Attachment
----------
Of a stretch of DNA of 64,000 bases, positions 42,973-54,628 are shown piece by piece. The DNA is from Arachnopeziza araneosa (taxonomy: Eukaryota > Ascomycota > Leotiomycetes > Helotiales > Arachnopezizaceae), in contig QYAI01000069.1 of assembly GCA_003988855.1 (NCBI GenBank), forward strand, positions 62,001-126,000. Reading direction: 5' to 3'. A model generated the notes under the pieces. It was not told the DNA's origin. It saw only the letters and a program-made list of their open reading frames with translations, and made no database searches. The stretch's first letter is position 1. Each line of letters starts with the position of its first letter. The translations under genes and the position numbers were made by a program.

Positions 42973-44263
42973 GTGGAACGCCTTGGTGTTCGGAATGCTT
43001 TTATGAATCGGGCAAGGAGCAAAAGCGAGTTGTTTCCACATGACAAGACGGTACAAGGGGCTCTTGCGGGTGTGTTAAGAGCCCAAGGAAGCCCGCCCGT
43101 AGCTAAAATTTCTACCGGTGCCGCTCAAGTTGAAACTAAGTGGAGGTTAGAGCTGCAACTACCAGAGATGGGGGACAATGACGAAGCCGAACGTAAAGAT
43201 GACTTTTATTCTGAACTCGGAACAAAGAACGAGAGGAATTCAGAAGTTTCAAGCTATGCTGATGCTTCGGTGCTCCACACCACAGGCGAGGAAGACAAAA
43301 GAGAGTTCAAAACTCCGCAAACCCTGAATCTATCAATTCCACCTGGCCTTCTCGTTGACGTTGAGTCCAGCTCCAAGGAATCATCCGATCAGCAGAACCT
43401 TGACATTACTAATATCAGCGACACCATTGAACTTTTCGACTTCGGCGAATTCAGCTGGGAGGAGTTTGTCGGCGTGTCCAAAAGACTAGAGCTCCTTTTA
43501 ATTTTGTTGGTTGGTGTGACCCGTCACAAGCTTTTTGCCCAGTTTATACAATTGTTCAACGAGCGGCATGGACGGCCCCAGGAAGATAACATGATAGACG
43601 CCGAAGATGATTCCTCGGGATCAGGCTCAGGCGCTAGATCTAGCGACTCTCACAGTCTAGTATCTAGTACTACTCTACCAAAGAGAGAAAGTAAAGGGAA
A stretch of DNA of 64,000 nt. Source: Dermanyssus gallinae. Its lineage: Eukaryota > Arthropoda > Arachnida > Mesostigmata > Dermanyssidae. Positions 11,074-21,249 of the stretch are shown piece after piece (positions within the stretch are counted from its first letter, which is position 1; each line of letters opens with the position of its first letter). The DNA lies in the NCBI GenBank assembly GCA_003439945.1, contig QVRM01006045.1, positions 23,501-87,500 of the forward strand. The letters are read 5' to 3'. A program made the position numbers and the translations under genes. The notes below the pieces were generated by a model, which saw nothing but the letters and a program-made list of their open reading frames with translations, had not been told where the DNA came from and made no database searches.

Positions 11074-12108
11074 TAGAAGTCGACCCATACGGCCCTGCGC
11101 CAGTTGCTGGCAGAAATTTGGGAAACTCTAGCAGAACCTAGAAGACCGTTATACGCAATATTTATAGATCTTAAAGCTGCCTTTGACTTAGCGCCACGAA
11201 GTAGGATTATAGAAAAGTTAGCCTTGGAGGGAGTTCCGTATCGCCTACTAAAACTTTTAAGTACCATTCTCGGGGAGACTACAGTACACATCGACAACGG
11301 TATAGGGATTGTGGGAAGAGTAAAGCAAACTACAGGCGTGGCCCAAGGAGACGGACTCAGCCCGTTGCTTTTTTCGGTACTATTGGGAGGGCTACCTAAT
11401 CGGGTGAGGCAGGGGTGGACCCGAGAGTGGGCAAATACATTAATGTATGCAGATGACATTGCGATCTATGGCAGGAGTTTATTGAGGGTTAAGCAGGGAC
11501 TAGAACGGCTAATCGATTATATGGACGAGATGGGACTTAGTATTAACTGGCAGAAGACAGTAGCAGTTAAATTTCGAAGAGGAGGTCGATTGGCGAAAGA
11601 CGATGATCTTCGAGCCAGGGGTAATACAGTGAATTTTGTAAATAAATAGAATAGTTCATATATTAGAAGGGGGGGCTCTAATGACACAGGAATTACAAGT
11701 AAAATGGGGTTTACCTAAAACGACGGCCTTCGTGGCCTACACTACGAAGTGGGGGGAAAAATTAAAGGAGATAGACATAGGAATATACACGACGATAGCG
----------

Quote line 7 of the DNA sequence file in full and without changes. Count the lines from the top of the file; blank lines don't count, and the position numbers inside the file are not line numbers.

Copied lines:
43301 GAGAGTTCAAAACTCCGCAAACCCTGAATCTATCAATTCCACCTGGCCTTCTCGTTGACGTTGAGTCCAGCTCCAAGGAATCATCCGATCAGCAGAACCT